Clyde and Horace come over. I stash the nub of weed and step out. Great job, they tell me. You can swing, by God. How’d you learn it?
My dad, I explain. He loved Krupa.
Did he play?
Yeah. That’s all I say, recalling his old Ludwig drum kit. His traps, he would call them. The shells were as thin as lampshades and the cymbals were brown and dull. I pawned it all a few years after he died, after I changed the skin on the floor tom and found some blood down in the crease under the ring. He threw up his guts during a gig once. He shouldn’t have been playing in that state. They carried him home and put him to bed in his bloody T-shirt. He was a welder by profession. Health insurance was like a Rolls-Royce—both things he knew he’d never have.
Clyde gives me my check. His hand’s all shaky when he signs his name.
Horace says, I tell you what, we met some nice old ladies and they’ve invited us over for a visit. Up for joining us?
What the hell, I say. It’s not like I have anywhere else to go.
Horace rides with me as we caravan over. He tells me more about the band. What happened was that they used to be a big band, all Glenn Miller, Tommy Dorsey, Benny Goodman. They had a good run for a while, playing locally. You can’t tour with a big band unless you have serious, Sinatra-sized bank. Costs too much to put all those guys in hotel rooms. But they did their thing often enough around town. Fellas started dying though, Horace says. Not because they whooped it up or got in car wrecks—the way the young bands die. These guys just died from staying in the world too long. Cancer mostly. Heart attacks and strokes. One after another.
So much for the big band. They tried to roll with it, calling themselves the littlest big band, but they couldn’t draw a crowd. So Clyde, who’s basically the leader, said they were going Dixieland and did anyone have a problem with that. Horace tells me one guy walked out, kicked over a music stand and flipped them the bird, grumbling that Dixieland was for Disneyland. Everyone else stayed put, even though Wally and Chet are starting to get flaky, Horace says.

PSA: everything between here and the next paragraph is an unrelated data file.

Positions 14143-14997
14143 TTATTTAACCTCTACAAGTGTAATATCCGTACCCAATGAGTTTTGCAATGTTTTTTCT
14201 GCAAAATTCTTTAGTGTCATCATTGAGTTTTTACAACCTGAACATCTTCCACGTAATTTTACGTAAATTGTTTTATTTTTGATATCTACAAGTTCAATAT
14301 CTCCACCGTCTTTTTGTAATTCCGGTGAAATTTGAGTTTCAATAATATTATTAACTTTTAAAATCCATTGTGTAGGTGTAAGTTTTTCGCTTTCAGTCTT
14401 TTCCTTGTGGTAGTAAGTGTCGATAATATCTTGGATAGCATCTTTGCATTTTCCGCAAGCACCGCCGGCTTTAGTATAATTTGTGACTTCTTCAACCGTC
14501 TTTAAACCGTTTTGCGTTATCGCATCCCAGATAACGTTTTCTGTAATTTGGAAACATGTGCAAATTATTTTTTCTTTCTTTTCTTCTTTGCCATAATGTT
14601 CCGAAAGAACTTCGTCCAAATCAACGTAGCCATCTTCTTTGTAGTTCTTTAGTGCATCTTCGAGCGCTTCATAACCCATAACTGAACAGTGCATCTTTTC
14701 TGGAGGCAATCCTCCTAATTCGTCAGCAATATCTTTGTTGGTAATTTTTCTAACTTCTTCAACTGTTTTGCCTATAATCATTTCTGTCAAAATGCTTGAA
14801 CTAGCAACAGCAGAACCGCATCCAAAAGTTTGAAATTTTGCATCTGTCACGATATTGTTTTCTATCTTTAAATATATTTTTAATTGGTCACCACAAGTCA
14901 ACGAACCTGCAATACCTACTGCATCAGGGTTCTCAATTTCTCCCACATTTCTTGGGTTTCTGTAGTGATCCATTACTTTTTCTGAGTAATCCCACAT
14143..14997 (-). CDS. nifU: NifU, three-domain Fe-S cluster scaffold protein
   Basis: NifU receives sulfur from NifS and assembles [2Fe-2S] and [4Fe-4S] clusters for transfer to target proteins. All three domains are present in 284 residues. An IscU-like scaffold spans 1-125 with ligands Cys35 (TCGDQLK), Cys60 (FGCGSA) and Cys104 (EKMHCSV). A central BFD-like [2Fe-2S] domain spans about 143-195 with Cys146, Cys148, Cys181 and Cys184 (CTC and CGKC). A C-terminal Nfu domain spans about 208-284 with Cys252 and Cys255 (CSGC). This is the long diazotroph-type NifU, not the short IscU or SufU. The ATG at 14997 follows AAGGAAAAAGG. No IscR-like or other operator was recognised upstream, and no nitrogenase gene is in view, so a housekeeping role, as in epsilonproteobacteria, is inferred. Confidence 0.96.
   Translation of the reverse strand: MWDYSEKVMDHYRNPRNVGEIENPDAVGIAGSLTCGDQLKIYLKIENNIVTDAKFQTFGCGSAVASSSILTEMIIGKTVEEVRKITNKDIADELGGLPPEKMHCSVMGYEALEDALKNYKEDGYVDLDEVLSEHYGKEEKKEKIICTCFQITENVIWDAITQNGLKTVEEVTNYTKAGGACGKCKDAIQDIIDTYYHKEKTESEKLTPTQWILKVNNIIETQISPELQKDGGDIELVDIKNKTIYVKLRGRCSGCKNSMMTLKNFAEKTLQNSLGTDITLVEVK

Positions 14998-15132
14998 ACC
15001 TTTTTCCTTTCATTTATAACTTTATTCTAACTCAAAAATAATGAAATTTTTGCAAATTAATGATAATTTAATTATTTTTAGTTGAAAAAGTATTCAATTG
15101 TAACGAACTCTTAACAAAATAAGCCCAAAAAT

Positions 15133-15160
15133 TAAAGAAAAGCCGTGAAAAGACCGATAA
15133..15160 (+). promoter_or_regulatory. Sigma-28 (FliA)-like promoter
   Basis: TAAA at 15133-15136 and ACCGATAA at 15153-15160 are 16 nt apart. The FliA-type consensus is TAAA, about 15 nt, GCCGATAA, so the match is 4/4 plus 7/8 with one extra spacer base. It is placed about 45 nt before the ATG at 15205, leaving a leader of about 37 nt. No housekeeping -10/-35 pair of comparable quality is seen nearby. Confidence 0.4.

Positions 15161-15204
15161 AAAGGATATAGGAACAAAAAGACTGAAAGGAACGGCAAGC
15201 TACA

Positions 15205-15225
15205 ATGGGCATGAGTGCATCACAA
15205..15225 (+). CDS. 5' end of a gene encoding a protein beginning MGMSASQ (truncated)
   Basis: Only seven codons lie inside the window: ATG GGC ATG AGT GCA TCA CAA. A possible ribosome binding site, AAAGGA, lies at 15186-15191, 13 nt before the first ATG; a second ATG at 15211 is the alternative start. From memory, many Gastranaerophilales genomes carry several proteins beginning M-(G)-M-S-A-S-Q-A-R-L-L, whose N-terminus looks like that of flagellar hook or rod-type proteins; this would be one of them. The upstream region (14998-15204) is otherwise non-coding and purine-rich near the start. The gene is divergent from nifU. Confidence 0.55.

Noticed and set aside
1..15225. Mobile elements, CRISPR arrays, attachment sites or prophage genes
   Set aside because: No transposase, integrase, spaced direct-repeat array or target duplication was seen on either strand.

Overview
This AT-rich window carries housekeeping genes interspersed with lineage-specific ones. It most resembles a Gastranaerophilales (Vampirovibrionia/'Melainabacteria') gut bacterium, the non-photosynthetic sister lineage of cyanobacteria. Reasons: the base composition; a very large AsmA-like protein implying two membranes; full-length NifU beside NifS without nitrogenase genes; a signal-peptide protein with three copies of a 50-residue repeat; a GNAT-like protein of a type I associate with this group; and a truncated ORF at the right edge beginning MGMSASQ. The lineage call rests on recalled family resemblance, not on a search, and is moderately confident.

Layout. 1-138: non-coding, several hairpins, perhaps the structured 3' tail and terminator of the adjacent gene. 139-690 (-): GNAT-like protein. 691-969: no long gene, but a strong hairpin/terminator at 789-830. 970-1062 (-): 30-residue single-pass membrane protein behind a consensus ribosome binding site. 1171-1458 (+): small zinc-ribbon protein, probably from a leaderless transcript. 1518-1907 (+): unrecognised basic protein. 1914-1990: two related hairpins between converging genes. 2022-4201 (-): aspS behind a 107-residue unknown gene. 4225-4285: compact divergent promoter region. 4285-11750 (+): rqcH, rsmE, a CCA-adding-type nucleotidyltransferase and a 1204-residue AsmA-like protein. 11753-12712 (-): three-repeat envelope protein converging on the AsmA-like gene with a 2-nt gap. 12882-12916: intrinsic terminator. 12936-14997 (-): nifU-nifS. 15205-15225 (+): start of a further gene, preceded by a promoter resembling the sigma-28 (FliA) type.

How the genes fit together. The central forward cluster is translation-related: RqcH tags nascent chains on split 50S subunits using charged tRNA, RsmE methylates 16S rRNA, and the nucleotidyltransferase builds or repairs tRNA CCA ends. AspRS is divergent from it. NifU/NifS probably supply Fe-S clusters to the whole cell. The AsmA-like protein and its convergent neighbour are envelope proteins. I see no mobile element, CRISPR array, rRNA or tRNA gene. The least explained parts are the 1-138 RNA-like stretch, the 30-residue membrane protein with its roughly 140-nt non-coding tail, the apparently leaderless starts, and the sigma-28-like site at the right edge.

He looks out at the yards sliding by. It’s a crazy thing to say you’re going to stick with something until you die, Horace tells me. You pick two or three things you feel that way about and life organizes itself for you.
He winks and it’s a little spooky how he’s talking right into me, how his words are driving into my head like pennies dropped from eight miles up.
The ladies are sisters, widows, some of them twice over. Three of our guys are widowers. Chet and Ernie are married, but Ernie’s wife is an invalid. Doesn’t give me an excuse to fool around, he says glumly.
What about you, they ask me before we go in.
We’re standing in the street of some shady neighborhood—shady meaning it’s leafy, not ghetto. The sidewalks are old and broken where the roots of oak trees push up. There’s a dove cooing somewhere. A sprinkler hisses a few houses down. I see the blue haze of mist in the evening light.
They’re waiting for an answer and I don’t know how much to say. You can’t tell people about your loneliness without adding to it. No one wants to hear how you’re somewhere between the beat with people, never finding the count.
I’m in between, I say.
A pair of legs? Clyde asks, grinning. He has a square jaw and a Charlie Brown curl of gray hair on his big, blotchy forehead.
Oh! Ménage à twat, Horace says.
Not like that, I say.
Now they’re all grinning.
You guys are some dirty grandpas, I tell them.
They laugh. Good band name, they say. They slap me on the back. Clyde makes like he’s strangling me. His hands are rough at my throat. You’re a good kid, he says. He pulls me aside. You’re not a cock-blocker are you?
I shake my head. Me? I’m thinking.
No one likes a cock-blocker, Clyde says. He’s patting me hard on the back, like he’s burping a baby.